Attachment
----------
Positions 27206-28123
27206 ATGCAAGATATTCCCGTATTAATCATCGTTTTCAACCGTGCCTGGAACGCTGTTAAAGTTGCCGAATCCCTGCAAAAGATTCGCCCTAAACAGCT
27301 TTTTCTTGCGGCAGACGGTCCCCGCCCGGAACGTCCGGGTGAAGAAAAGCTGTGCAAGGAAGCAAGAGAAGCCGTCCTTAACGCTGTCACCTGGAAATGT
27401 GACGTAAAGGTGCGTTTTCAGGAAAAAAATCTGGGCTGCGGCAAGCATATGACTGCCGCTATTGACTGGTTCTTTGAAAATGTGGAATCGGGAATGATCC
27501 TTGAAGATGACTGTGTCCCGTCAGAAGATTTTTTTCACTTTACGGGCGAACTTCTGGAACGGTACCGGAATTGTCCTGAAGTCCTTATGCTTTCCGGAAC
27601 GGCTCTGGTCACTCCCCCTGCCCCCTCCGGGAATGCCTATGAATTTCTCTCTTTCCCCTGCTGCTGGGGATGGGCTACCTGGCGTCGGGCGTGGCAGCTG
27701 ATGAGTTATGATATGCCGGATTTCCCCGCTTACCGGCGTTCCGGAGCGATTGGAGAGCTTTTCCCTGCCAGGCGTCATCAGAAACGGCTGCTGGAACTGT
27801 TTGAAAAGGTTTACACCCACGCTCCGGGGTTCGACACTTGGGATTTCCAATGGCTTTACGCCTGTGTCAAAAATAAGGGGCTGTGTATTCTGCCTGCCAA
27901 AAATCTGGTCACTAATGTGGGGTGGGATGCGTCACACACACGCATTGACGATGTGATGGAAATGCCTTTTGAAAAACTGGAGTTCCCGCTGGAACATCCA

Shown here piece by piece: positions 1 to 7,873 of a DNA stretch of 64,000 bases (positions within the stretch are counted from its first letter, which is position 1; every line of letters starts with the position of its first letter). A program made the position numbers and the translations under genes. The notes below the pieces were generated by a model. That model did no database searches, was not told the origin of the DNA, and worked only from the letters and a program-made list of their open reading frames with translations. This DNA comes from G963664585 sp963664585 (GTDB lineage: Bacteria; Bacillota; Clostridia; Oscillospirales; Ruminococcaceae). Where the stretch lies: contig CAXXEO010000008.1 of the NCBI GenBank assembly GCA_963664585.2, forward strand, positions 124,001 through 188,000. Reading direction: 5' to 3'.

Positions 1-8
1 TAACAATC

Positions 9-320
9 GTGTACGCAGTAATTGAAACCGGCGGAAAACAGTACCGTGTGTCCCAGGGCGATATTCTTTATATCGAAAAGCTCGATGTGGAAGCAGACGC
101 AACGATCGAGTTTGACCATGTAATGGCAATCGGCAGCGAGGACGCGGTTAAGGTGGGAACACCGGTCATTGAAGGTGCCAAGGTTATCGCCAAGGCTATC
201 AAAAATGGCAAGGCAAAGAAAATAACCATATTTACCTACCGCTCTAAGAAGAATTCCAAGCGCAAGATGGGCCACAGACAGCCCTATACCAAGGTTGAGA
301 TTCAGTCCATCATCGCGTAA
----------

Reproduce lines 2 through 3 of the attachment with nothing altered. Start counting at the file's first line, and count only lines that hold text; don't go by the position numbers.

27206 ATGCAAGATATTCCCGTATTAATCATCGTTTTCAACCGTGCCTGGAACGCTGTTAAAGTTGCCGAATCCCTGCAAAAGATTCGCCCTAAACAGCT
27301 TTTTCTTGCGGCAGACGGTCCCCGCCCGGAACGTCCGGGTGAAGAAAAGCTGTGCAAGGAAGCAAGAGAAGCCGTCCTTAACGCTGTCACCTGGAAATGT